Phia van der Spuy is a Chartered Accountant with a Masters degree in tax and a registered Fiduciary Practitioner of South Africa®, a Master Tax Practitioner (SA)™, a Trust and Estate Practitioner (TEP) and the founder of Trusteeze®, the provider of a digital trust solution. Photo: File
Phia van der Spuy is a Chartered Accountant with a Masters degree in tax and a registered Fiduciary Practitioner of South Africa®, a Master Tax Practitioner (SA)™, a Trust and Estate Practitioner (TEP) and the founder of Trusteeze®, the provider of a digital trust solution. Photo: File

Trust-to-Trust: Assets and family outside SA, trusts and tax

By Opinion Time of article published Dec 9, 2020

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South African families who have created South African as well as foreign trusts may be living all over the world.

Similarly, foreigners who have foreign trusts may be living in South Africa. The use of foreign trusts has been the subject matter of legislative intervention over the years. South African exchange controls were relaxed a number of years ago, allowing South Africans to invest offshore, many in so-called tax haven countries that impose zero or low rates of tax on trusts.

Although it is useful for South African residents to have foreign trusts in which offshore assets are held, the largest drawback is the substantial cost involved in the registration and administration of those foreign trusts. Generally, the administration costs pertaining to foreign trusts are substantially higher than those of South African trusts, which has discouraged people from using these structures.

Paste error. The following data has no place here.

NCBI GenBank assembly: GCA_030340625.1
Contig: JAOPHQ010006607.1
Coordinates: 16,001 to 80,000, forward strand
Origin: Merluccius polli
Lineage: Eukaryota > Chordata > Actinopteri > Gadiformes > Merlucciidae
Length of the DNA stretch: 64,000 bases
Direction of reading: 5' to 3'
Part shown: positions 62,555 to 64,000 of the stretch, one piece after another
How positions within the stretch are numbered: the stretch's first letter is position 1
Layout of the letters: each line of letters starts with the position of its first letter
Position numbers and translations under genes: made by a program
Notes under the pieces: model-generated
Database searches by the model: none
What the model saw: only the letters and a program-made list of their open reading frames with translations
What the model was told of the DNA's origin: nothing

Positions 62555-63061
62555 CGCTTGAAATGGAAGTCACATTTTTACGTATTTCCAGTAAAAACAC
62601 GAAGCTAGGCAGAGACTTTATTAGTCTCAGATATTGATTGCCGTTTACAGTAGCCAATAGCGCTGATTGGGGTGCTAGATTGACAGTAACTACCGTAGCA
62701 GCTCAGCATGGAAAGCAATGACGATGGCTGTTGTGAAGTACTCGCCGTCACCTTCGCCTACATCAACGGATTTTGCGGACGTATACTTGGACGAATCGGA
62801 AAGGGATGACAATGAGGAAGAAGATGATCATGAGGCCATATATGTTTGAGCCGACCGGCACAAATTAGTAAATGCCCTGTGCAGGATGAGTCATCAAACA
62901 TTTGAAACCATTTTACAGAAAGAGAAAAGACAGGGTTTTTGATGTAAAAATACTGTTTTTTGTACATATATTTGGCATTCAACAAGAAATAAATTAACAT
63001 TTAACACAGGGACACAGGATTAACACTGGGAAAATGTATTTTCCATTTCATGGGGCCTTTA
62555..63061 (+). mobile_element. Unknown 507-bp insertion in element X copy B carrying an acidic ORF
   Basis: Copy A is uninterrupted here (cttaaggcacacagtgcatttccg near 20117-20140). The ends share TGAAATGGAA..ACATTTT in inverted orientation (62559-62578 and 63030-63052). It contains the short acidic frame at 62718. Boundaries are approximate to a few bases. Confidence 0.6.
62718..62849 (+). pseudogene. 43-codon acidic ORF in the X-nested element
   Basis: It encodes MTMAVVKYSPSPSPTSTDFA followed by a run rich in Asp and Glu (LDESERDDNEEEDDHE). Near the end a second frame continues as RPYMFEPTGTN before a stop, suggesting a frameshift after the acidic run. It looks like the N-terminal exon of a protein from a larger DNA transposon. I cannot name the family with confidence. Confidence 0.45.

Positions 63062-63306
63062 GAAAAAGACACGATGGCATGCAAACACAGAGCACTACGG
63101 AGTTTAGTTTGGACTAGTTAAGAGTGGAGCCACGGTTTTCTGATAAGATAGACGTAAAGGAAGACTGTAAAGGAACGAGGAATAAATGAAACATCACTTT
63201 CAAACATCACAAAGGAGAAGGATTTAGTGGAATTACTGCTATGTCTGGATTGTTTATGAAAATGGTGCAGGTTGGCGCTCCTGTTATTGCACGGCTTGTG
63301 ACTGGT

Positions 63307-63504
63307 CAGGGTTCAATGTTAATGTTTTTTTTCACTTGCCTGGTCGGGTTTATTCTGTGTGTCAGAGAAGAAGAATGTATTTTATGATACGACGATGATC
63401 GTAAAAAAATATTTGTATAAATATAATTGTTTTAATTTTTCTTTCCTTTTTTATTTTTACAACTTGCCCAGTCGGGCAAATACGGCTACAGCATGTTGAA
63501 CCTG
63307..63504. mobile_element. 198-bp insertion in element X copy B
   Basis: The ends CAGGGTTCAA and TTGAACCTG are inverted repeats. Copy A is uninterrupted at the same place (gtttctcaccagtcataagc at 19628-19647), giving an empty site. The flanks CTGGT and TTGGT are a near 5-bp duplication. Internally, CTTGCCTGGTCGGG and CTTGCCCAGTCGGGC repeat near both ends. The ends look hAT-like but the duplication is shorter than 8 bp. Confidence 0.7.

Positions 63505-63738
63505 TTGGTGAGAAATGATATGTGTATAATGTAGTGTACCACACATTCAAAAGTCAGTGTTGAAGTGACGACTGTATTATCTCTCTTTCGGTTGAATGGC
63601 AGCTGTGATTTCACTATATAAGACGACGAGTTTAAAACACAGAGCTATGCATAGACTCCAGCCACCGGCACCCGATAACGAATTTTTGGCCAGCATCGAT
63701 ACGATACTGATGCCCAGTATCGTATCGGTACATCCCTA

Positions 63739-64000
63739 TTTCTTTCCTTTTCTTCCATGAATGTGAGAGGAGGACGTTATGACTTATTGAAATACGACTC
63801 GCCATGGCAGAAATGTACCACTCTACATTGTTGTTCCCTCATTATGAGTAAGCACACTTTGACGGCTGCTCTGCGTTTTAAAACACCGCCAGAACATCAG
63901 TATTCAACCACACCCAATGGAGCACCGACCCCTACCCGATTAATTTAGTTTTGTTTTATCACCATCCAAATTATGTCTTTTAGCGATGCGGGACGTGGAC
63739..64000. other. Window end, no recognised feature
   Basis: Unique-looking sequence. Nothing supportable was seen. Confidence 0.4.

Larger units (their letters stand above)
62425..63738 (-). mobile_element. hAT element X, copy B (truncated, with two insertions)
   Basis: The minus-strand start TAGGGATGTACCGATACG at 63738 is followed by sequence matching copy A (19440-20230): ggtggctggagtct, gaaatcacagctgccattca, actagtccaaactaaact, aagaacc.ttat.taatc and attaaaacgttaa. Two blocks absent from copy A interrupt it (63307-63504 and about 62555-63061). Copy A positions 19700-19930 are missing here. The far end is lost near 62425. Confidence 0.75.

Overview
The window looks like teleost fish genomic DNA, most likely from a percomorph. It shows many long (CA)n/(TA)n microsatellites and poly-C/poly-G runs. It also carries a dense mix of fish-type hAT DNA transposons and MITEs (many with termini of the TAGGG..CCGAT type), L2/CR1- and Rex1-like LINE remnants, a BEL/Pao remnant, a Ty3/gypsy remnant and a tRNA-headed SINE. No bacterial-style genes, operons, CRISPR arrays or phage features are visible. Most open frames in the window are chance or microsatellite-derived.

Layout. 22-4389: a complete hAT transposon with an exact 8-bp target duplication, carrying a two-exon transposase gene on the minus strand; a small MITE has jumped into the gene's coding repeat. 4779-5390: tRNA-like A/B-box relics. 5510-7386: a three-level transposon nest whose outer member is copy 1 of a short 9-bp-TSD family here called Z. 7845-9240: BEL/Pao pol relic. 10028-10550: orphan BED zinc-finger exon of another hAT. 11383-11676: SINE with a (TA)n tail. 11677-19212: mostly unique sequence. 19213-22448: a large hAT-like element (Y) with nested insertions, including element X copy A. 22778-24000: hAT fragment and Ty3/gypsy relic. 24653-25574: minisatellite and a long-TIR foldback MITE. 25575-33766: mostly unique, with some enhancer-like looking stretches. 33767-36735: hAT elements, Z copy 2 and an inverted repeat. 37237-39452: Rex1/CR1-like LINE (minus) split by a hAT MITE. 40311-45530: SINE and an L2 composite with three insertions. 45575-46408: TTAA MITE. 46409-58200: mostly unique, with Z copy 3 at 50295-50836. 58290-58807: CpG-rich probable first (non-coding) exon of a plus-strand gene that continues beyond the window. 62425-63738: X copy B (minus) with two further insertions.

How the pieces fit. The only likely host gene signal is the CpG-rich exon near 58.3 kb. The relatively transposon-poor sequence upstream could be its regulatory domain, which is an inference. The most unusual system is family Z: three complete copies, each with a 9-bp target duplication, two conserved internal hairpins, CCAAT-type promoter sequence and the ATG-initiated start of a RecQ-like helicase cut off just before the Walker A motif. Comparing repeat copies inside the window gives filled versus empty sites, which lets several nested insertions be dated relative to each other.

Many countries take a hostile view of foreign trusts and many civil law countries do not recognise the concept of a trust. Therefore, a beneficiary of a South African trust who is resident in another part of the world can end up in an unintended messy tax predicament.

If you have a trust and a beneficiary intends moving abroad for any significant length of time, or even permanently, it is important to enquire about that country’s tax treatment of distributions to beneficiaries of a discretionary South African trust and seek the necessary advice before the beneficiary takes up residence outside South Africa.

When the residence-based tax system was introduced in South Africa in 2001, the legislature, mindful of the possibility of avoidance of tax on foreign income using foreign trusts, enacted provisions aimed specifically at preventing such avoidance. Similar provisions exist to combat tax-avoidance resulting from donations and funding transactions between connected persons, such as between South African resident natural persons and South African and foreign trusts.

The taxation of income earned by foreign trusts is mainly regulated by the provisions of Section 7(8) (attribution rule for income) and Section 25B (distributions of income to beneficiaries) of the Income Tax Act. The taxation of capital gains is covered by Paragraphs 72 (attribution rule for capital gains) and 80 (distributions of capital gains to beneficiaries) of the Eighth Schedule to the Income Tax Act. Section 7(8) and Paragraphs 72, therefore, deals with amounts received by or accrued to non-residents as a result of a gratuitous disposition by a resident.